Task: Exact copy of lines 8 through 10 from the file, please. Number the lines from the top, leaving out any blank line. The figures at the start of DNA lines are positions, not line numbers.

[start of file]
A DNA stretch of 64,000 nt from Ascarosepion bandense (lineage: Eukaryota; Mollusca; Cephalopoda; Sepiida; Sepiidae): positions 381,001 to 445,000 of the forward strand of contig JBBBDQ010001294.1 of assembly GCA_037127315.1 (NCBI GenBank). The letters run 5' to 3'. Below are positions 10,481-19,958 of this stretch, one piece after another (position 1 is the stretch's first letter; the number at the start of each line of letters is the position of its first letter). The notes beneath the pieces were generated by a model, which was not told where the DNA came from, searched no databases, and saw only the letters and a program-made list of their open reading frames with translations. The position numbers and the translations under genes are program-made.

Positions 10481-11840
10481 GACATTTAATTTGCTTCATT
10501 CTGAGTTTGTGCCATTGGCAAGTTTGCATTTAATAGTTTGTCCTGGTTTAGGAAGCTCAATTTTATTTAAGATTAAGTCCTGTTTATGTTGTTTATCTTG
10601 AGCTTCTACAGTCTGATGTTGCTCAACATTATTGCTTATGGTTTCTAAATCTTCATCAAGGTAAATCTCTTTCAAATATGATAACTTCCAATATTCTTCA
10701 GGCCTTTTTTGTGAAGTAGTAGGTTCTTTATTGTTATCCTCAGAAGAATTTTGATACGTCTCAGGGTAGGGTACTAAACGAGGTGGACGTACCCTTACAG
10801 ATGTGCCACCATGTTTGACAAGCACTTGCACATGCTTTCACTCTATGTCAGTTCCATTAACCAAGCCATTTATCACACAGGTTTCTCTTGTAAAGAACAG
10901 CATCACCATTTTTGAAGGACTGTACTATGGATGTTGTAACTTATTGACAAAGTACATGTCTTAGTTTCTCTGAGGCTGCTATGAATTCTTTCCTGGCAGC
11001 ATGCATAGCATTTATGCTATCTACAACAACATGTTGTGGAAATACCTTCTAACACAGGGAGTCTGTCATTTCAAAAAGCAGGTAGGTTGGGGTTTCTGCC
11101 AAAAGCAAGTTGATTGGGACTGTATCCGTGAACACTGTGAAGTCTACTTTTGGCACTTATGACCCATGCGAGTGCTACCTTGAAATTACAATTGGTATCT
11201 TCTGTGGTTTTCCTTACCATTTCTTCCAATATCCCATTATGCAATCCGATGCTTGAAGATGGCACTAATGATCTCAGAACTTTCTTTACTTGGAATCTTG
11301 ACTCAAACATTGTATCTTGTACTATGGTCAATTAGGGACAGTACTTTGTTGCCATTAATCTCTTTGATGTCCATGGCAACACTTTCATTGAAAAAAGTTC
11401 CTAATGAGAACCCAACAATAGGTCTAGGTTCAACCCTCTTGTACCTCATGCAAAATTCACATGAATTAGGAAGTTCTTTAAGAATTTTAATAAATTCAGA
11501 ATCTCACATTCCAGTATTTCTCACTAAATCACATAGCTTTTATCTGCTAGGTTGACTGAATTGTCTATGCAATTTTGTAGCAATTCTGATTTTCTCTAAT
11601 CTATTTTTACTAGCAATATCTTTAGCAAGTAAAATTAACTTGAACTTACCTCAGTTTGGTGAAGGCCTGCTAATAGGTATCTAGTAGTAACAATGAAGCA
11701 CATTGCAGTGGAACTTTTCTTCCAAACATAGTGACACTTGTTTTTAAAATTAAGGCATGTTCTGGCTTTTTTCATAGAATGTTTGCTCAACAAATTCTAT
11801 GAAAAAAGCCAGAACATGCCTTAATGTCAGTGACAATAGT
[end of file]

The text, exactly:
10901 CATCACCATTTTTGAAGGACTGTACTATGGATGTTGTAACTTATTGACAAAGTACATGTCTTAGTTTCTCTGAGGCTGCTATGAATTCTTTCCTGGCAGC
11001 ATGCATAGCATTTATGCTATCTACAACAACATGTTGTGGAAATACCTTCTAACACAGGGAGTCTGTCATTTCAAAAAGCAGGTAGGTTGGGGTTTCTGCC
11101 AAAAGCAAGTTGATTGGGACTGTATCCGTGAACACTGTGAAGTCTACTTTTGGCACTTATGACCCATGCGAGTGCTACCTTGAAATTACAATTGGTATCT